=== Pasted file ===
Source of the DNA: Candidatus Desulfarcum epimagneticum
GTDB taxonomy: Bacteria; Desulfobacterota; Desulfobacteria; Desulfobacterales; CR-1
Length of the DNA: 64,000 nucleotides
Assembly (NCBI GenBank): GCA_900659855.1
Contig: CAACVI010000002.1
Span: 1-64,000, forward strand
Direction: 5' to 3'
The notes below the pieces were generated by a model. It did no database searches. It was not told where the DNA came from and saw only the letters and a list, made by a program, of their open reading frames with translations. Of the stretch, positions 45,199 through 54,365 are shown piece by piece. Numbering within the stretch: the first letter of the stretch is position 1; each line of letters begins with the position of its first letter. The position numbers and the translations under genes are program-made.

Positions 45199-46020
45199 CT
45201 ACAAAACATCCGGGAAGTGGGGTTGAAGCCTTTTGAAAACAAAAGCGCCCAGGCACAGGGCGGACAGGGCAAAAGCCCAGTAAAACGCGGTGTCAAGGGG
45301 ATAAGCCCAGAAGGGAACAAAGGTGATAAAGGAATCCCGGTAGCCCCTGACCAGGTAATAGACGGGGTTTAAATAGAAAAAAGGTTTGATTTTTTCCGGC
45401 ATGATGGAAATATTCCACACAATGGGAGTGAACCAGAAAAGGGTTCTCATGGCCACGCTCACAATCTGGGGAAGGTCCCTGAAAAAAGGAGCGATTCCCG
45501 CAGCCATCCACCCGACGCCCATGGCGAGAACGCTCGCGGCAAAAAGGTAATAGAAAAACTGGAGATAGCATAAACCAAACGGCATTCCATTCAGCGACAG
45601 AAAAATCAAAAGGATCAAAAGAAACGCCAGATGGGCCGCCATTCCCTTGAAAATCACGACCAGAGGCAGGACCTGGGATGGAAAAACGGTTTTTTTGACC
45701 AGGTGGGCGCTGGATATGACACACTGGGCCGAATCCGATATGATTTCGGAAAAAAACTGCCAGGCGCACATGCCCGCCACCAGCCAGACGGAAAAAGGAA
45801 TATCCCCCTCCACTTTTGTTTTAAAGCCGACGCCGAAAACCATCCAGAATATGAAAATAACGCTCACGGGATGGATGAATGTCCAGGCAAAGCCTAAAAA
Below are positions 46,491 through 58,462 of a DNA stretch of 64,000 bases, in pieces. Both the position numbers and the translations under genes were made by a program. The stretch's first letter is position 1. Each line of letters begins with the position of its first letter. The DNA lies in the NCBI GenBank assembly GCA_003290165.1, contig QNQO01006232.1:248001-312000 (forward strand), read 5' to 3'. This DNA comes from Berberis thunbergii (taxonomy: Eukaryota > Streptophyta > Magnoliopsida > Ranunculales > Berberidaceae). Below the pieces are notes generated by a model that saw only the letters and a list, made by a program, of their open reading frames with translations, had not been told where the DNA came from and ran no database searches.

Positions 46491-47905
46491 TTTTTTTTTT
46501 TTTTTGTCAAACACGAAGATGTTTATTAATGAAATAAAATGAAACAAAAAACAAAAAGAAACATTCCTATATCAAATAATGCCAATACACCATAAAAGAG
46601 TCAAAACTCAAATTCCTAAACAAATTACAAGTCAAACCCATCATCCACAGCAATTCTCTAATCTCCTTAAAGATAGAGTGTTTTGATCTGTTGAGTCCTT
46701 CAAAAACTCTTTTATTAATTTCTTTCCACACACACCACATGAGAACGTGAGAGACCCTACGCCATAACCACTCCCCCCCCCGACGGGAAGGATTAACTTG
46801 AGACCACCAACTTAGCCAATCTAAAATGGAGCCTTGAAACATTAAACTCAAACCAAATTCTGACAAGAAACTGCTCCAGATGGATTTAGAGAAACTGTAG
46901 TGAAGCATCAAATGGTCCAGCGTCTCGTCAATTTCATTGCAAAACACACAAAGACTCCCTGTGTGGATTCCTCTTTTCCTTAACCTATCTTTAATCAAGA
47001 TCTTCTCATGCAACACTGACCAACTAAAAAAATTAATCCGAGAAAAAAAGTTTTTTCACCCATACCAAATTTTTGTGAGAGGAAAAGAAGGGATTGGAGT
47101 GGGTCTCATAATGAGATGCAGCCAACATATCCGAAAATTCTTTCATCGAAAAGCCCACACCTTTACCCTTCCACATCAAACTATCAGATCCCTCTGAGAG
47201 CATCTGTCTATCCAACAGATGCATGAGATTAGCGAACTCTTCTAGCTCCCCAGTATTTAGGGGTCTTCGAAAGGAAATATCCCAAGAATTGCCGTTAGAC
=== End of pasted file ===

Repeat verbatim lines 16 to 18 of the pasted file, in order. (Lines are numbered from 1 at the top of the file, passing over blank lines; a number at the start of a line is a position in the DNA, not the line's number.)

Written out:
45701 AGGTGGGCGCTGGATATGACACACTGGGCCGAATCCGATATGATTTCGGAAAAAAACTGCCAGGCGCACATGCCCGCCACCAGCCAGACGGAAAAAGGAA
45801 TATCCCCCTCCACTTTTGTTTTAAAGCCGACGCCGAAAACCATCCAGAATATGAAAATAACGCTCACGGGATGGATGAATGTCCAGGCAAAGCCTAAAAA
Below are positions 46,491 through 58,462 of a DNA stretch of 64,000 bases, in pieces. Both the position numbers and the translations under genes were made by a program. The stretch's first letter is position 1. Each line of letters begins with the position of its first letter. The DNA lies in the NCBI GenBank assembly GCA_003290165.1, contig QNQO01006232.1:248001-312000 (forward strand), read 5' to 3'. This DNA comes from Berberis thunbergii (taxonomy: Eukaryota > Streptophyta > Magnoliopsida > Ranunculales > Berberidaceae). Below the pieces are notes generated by a model that saw only the letters and a list, made by a program, of their open reading frames with translations, had not been told where the DNA came from and ran no database searches.